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Small earthquake patterns point to the ‘big one’

Small earthquake patterns point to the ‘big one’

A new way of determining where, when and how big an earthquake will be has been unearthed by Victoria University and the Institute of Geological and Nuclear Sciences (GNS).

Victoria University Emeritus Professor Frank Evison, and GNS Geophysical Statistician Dr David Rhoades, have found that lists of earthquakes, large and small, published regularly by seismological observatories around the world provide a key to better understanding how large earthquakes are generated.

The discovery calls for a radical departure from the idea that has dominated thinking about earthquakes for the past century - that large earthquakes occur in more or less regular cycles.

“Long before each large earthquake, a pattern of smaller earthquakes shows approximately where and when the large earthquake will occur, and how big it will be,” says Professor Evison, School of Earth Sciences.

He likens this process to the stages of conception, gestation and birth with the diagnostic pattern of small earthquakes serving as a pregnancy test.

“Because the Earth’s crust is in a state known as ‘deterministic chaos’, conception can be achieved by a very small earthquake,” Professor Evison says.

“Immediately after conception, a remarkable jump occurs in the number and size of small earthquakes.

“A long gestation period follows, roughly 15 years before the birth of a magnitude 7 earthquake, and 40 years for magnitude 8.”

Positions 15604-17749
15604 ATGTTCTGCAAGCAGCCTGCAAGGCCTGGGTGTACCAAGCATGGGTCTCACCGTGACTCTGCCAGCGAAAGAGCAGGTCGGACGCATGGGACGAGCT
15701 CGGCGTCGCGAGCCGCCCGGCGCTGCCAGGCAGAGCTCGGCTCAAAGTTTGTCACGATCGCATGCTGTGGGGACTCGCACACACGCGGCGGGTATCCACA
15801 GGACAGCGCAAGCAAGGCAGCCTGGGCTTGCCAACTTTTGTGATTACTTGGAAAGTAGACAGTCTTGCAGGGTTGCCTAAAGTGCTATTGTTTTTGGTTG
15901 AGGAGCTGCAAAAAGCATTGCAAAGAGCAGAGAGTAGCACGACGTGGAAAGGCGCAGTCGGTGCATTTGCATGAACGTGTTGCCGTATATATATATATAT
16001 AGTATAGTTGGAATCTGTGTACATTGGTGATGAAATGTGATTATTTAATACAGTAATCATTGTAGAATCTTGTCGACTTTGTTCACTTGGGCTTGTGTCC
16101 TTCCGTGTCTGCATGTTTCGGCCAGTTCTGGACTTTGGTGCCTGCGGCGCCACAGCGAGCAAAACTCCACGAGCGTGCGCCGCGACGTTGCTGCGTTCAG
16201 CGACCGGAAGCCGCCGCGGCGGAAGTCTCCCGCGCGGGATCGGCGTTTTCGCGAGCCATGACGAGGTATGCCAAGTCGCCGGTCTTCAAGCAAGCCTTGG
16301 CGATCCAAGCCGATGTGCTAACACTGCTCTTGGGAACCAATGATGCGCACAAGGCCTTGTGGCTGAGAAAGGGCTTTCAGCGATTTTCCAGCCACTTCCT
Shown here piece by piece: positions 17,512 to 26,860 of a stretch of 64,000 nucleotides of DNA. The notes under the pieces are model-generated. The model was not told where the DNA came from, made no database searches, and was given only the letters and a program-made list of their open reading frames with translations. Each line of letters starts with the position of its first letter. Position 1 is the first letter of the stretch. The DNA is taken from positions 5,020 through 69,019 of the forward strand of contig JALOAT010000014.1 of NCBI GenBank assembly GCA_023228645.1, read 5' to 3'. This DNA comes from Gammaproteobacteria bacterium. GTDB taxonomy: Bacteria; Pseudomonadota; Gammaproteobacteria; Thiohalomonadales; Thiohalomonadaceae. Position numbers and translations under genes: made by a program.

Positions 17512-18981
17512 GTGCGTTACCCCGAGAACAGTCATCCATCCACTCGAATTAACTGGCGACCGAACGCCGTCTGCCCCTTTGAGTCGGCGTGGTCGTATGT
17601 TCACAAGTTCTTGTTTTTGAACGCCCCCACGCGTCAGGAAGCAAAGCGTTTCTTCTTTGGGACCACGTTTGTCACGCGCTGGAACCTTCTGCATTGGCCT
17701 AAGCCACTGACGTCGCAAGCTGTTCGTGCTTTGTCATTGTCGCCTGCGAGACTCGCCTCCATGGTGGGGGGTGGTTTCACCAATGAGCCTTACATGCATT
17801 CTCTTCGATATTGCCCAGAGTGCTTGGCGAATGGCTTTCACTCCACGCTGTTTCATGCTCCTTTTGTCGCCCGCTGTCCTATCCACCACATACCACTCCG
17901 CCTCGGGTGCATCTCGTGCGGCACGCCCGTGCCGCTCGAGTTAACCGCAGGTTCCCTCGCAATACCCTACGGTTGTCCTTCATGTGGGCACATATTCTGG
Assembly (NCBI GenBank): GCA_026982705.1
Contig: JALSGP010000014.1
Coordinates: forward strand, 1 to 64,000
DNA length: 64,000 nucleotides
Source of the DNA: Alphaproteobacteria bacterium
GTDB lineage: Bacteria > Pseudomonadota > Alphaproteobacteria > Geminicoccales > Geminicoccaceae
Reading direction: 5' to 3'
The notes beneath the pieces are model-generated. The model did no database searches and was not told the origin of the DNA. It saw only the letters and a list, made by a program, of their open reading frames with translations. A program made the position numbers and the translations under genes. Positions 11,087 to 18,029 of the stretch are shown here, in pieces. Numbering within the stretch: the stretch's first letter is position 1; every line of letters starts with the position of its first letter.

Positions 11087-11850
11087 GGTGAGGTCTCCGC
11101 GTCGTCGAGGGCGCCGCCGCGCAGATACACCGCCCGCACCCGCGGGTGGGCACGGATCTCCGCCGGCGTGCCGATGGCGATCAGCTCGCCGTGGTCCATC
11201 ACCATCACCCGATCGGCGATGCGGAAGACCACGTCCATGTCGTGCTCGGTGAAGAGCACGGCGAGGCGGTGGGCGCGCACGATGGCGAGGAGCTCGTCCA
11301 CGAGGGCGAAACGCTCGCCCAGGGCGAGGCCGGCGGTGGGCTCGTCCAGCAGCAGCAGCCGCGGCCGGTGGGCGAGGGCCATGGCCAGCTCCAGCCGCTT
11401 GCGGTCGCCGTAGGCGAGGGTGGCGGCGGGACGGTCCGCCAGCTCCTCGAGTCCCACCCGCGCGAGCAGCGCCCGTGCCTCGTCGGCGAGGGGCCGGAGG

Professor Evison says this process has occurred widely in California, Greece, Italy, Japan, New Zealand, and a number of other countries. Recent examples include the disastrous earthquakes at Loma Prieta and Northridge (California), Kobe (Japan), Assisi (Italy) and Izmit (Turkey).

Evison and Rhoades have begun the difficult problem of applying this discovery to future earthquakes. With the help of colleagues in Greece and Japan, the pair is carrying out tests in those countries, as well as in New Zealand.

“The goal is to produce annual earthquake forecasts based on the expected locations, times and magnitudes of such earthquakes that, at the time, are in the process of being generated. This should allow a substantial reduction in earthquake risk by focussing the community’s readiness, rationalising the response, and minimising the cost of recovery,” says Professor Evison.

A full account of the discovery by Evison and Rhoades will be published in an upcoming issue of the international journal Pure and Applied Geophysics.

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